Wonder Wednesday: Weather on the Sun

A few cumulus clouds with the sun in Rio de Janeiro. Picture credit to Lima Andruška via flickr.

Wait. There’s weather on the Sun? Isn’t the Sun just a burning ball of fire? The short answer is yes and no. The Sun is a star, which is a just sphere of plasma. However, there is activity happening on the Sun, which can be translated to there being “weather”.  

So, what kind of weather are we talking about? Well, there is plenty of energy moving around the Sun. This energy can create different phenomena, which is likened to different weather events we have on our planet. For instance, it does rain on the sun, but not the like the same kind of rain we experience on Earth. Instead of water, this particular shower is plasma, which is an electrified gas. The plasma rises from the surface of the Sun in a loop, which is magnetized, and cools down a bit the further away from the surface it gets. It will eventually arc back around, and drip off from the circle it creates, which is deciphered as “rain”.  

Coronal rain showers on the sun. GIF credit to NASA. (nasa.gov)

Another item scientists have recently discovered on the Sun is solar tornadoes. Unlike tornadoes on our planet, solar tornadoes are more stationary, and rotate with change of electromagnetism at the surface of the Sun. The size of these “tornadoes” are much larger than the size of Earth altogether. We experience tornadoes building up in a vertical direction, and moving on the surface of the planet, sometimes for miles, but tornadoes on the Sun build more in a horizontal direction and are also stationary. Scientists continue to examine this particular item, as it continues to fascinate many.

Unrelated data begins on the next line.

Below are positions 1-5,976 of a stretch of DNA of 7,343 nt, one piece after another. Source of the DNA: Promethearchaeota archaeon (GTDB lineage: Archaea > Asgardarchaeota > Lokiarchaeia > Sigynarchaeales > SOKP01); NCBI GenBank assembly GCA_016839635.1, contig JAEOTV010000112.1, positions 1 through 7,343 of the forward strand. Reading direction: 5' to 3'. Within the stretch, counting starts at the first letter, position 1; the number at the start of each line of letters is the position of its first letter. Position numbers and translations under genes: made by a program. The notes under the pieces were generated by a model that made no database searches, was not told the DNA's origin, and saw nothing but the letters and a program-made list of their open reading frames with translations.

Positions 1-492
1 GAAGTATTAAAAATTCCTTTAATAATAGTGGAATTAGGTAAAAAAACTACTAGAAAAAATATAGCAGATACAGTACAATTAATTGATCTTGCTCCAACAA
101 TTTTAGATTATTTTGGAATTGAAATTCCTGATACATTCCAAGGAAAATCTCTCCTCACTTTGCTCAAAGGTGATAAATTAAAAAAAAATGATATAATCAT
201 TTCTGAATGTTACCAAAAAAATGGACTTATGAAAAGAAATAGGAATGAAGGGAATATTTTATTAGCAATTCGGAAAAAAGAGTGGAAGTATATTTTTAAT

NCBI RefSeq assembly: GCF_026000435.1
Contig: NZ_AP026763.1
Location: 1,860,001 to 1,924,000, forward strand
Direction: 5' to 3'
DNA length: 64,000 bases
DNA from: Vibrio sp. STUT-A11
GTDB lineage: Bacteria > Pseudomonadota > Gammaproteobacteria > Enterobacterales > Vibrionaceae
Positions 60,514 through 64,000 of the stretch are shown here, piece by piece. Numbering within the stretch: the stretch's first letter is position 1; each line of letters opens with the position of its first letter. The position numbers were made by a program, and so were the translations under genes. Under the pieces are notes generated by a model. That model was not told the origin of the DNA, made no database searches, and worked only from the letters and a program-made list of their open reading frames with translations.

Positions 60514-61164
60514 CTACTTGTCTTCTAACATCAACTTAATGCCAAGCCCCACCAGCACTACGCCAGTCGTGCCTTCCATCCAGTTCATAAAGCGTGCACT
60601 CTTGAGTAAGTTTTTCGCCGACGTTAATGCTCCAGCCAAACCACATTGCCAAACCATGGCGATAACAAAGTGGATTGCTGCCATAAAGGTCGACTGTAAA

A solar flare with a slight bit of rotation, which was initially thought to be a solar tornado. Picture credit to space.com.

Solar flares are a bit interesting in the fact they impact Earth in a negative way. Flares are large explosions of electromagnetic radiation from the surface of the Sun. These flares travel at the speed of light, so the excess electromagnetism does cause radio black outs on any portion of the planet facing the sun at the time. However, this is temporary. Depending on how strong the flare depends on how large of an area, and how long, the radio black out can occur.  

A video of rotation on the sun. Video credit to solar.com.

Even though there are similarities to the weather on Earth, weather on the Sun works differently because of the molecular make-up for this star. Humans won’t know from first-hand experience how the Sun’s atmosphere works because of how far away it is, and we don’t have equipment to withstand the heat of the plasma. 

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